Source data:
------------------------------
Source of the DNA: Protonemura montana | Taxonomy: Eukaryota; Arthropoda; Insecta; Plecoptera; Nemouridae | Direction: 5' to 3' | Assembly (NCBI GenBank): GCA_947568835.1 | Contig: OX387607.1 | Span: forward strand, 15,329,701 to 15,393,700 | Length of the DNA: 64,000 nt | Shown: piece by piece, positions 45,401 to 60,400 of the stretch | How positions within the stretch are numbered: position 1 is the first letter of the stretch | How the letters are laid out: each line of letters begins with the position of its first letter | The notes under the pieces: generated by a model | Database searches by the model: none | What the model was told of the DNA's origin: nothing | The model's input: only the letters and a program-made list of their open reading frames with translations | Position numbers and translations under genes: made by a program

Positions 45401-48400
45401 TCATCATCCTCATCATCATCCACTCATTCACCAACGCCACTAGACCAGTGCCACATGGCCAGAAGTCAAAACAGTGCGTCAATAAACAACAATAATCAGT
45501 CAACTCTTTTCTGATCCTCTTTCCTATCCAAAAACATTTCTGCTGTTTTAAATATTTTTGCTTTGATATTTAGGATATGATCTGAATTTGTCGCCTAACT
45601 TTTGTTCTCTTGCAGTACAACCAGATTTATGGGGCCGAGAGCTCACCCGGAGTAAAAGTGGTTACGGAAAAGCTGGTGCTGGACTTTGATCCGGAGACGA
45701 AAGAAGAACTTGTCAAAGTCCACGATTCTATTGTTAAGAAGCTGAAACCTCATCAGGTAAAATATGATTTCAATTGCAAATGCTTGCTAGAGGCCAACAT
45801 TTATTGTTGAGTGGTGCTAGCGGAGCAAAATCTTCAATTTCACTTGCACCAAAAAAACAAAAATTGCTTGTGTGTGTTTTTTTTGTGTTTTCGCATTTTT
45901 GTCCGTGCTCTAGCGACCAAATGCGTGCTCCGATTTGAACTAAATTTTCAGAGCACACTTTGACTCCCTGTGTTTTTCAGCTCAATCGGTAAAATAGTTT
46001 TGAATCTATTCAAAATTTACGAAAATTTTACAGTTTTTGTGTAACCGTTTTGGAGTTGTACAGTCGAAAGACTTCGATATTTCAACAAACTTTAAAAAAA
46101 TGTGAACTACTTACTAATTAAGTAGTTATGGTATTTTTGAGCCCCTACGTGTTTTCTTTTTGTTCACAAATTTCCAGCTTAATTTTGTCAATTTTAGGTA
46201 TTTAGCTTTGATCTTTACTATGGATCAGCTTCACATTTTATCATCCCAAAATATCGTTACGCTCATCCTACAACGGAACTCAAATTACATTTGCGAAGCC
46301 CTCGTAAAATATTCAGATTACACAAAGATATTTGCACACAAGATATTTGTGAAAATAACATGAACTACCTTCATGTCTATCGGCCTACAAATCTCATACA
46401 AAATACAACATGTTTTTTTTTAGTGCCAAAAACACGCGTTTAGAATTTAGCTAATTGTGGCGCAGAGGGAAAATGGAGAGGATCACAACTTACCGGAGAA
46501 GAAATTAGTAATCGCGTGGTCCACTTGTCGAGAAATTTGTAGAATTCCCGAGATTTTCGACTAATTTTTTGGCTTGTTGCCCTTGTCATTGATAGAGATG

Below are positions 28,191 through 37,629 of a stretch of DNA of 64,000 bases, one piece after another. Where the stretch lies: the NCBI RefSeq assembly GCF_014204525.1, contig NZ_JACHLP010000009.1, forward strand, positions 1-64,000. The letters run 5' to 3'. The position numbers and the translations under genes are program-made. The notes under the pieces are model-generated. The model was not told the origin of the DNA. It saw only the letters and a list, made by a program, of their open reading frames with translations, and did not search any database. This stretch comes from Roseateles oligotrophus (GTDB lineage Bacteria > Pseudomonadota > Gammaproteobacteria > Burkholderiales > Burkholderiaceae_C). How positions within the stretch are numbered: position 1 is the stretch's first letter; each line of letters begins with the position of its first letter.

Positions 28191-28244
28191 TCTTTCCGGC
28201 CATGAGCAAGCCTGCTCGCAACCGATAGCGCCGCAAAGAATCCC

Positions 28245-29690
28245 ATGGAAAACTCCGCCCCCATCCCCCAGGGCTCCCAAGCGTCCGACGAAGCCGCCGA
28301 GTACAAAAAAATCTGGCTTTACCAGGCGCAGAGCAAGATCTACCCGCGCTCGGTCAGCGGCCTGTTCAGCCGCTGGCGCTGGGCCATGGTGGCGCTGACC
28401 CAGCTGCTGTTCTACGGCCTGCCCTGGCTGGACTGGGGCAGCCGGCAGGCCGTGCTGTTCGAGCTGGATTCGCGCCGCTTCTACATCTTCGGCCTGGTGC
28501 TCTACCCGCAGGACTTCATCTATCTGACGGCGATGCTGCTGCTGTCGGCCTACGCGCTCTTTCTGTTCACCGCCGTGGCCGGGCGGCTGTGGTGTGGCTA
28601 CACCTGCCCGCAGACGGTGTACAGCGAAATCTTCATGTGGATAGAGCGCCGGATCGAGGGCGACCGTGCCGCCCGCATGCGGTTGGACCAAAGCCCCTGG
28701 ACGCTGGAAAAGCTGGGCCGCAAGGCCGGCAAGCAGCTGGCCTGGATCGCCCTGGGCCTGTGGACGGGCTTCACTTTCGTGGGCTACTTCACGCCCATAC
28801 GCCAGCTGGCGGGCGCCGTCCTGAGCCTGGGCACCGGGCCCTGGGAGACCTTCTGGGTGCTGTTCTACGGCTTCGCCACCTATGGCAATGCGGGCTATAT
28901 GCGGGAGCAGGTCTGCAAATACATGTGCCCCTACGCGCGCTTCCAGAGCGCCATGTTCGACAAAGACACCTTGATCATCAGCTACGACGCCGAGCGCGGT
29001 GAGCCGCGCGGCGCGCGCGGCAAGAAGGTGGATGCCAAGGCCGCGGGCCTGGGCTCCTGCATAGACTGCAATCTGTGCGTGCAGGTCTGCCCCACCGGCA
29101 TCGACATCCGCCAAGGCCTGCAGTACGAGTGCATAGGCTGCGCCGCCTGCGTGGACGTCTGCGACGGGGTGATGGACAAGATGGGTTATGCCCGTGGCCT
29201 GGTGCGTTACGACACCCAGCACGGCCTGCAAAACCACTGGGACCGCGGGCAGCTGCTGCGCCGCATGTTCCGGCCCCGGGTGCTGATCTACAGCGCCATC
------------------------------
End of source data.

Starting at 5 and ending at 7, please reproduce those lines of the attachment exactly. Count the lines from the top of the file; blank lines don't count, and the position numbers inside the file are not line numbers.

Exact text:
45601 TTTGTTCTCTTGCAGTACAACCAGATTTATGGGGCCGAGAGCTCACCCGGAGTAAAAGTGGTTACGGAAAAGCTGGTGCTGGACTTTGATCCGGAGACGA
45701 AAGAAGAACTTGTCAAAGTCCACGATTCTATTGTTAAGAAGCTGAAACCTCATCAGGTAAAATATGATTTCAATTGCAAATGCTTGCTAGAGGCCAACAT
45801 TTATTGTTGAGTGGTGCTAGCGGAGCAAAATCTTCAATTTCACTTGCACCAAAAAAACAAAAATTGCTTGTGTGTGTTTTTTTTGTGTTTTCGCATTTTT